I need a fast (not to much elaborated) approximation figure of how lighter will be a transformer or motor designed to run on 400 Hz compared with an equivalent machine with the same power capacity designed to run on 50/60 Hz.

  • \$\begingroup\$ To put it succinctly: A lot lighter. \$\endgroup\$
    – Hearth
    May 5, 2018 at 14:34
  • \$\begingroup\$ Can you think of any physical reasons that would determine the ratio? \$\endgroup\$
    – user16324
    May 5, 2018 at 14:46
  • 2
    \$\begingroup\$ Assuming the same transformer is used (to avoid long "elaboration"), the core cross-section is the same and it can support the same flux density. That means the same number of Webers (flux.) The wire will have the same cross-section too and can support the same maximum (peak) current. So both (X) Webers and (Y) Amps hasn't changed. The only remaining thing that has changed is frequency. Power = Webers * Amps * f. So about 8 times more power for the same transformer. It's pretty easy from there to work out the weight savings. \$\endgroup\$
    – jonk
    May 5, 2018 at 16:06
  • 1
    \$\begingroup\$ Or also see: core volume. (Note that in the above I didn't comment further on how well such a transformer designed for a lower frequency might work for a higher one (eddy current losses differences, for example.) \$\endgroup\$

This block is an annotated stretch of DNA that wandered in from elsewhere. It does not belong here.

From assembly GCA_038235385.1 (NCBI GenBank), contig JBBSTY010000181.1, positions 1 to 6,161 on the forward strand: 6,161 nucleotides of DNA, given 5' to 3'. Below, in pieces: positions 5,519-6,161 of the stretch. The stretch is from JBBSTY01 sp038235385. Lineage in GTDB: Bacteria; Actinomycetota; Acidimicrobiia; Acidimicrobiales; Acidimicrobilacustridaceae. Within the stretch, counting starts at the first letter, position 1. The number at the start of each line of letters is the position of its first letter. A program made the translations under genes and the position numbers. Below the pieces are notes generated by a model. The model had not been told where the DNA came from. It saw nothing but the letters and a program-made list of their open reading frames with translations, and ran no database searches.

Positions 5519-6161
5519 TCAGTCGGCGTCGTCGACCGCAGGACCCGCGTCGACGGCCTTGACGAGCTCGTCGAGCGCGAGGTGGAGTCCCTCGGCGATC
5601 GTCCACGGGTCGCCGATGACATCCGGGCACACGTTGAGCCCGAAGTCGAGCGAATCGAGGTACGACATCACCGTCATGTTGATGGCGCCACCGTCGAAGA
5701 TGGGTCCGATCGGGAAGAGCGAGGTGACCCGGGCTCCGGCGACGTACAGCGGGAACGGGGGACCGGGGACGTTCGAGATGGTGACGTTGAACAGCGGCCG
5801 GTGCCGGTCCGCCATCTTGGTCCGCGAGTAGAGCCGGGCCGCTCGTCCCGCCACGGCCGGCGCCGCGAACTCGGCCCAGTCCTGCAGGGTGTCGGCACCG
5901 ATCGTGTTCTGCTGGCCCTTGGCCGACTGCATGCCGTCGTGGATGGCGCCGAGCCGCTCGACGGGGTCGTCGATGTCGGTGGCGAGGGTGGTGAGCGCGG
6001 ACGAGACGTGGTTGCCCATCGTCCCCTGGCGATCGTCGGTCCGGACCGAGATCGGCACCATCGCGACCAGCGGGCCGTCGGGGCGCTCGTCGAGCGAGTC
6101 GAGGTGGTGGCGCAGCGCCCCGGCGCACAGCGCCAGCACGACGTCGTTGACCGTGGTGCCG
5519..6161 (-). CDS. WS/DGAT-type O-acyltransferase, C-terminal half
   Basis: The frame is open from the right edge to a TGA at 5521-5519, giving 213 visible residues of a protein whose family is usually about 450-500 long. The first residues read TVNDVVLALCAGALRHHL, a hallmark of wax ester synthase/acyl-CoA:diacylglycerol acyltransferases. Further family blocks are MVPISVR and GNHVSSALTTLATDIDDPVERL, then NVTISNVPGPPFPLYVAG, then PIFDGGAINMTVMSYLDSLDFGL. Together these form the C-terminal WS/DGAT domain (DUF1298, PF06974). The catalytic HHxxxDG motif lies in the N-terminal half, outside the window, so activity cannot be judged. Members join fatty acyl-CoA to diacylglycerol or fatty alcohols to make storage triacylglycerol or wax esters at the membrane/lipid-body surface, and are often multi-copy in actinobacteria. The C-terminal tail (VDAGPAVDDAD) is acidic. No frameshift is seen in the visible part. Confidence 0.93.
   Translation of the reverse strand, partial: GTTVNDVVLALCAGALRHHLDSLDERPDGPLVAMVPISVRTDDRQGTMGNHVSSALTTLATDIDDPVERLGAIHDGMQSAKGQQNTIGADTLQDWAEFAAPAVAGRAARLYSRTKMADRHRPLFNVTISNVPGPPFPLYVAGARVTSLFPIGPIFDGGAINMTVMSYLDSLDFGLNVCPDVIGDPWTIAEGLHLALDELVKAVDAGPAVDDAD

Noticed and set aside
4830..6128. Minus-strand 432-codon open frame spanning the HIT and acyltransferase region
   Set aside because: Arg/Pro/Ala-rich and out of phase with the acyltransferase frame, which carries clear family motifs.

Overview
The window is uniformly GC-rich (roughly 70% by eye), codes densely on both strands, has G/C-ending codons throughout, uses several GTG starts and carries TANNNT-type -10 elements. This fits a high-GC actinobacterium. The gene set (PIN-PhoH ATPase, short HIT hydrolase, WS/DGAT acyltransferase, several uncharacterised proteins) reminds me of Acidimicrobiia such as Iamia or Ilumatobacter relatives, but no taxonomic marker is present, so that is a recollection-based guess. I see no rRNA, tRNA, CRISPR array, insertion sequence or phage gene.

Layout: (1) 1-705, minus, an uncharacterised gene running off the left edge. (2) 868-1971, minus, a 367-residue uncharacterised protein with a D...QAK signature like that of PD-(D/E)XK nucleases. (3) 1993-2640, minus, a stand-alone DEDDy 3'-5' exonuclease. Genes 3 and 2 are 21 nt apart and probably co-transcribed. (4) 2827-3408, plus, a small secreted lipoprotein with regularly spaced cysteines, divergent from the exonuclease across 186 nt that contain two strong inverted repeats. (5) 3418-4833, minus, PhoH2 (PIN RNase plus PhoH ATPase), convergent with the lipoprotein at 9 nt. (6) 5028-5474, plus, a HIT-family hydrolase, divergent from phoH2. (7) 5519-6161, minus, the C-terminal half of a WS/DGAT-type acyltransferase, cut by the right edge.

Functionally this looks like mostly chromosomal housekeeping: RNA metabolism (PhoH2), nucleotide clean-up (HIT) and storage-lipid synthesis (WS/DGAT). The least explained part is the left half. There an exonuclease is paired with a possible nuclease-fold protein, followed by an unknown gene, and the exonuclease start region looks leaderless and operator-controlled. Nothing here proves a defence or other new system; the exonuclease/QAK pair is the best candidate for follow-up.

– jonk
    May 5, 2018 at 16:07

1 Answer 1


With motors, the rated torque is fairly closely related to the size/weight of the machine. The rated power is not so much related. A 400 Hz motor of a given size/weight will produce about the same torque as a comparable 50 Hz machine, but the rated speed will be eight times as fast. Since rated power is rated torque X rated speed X units of measure factor, the rated power will be multiplied by eight. That does not take into account some increase in losses due to increased speed and frequency.

In order to produce 8X power at the same torque and current, 8X voltage would be required. The core would support that magnetically, but the winding insulation would not. Higher voltage rated insulation might require some additional space.


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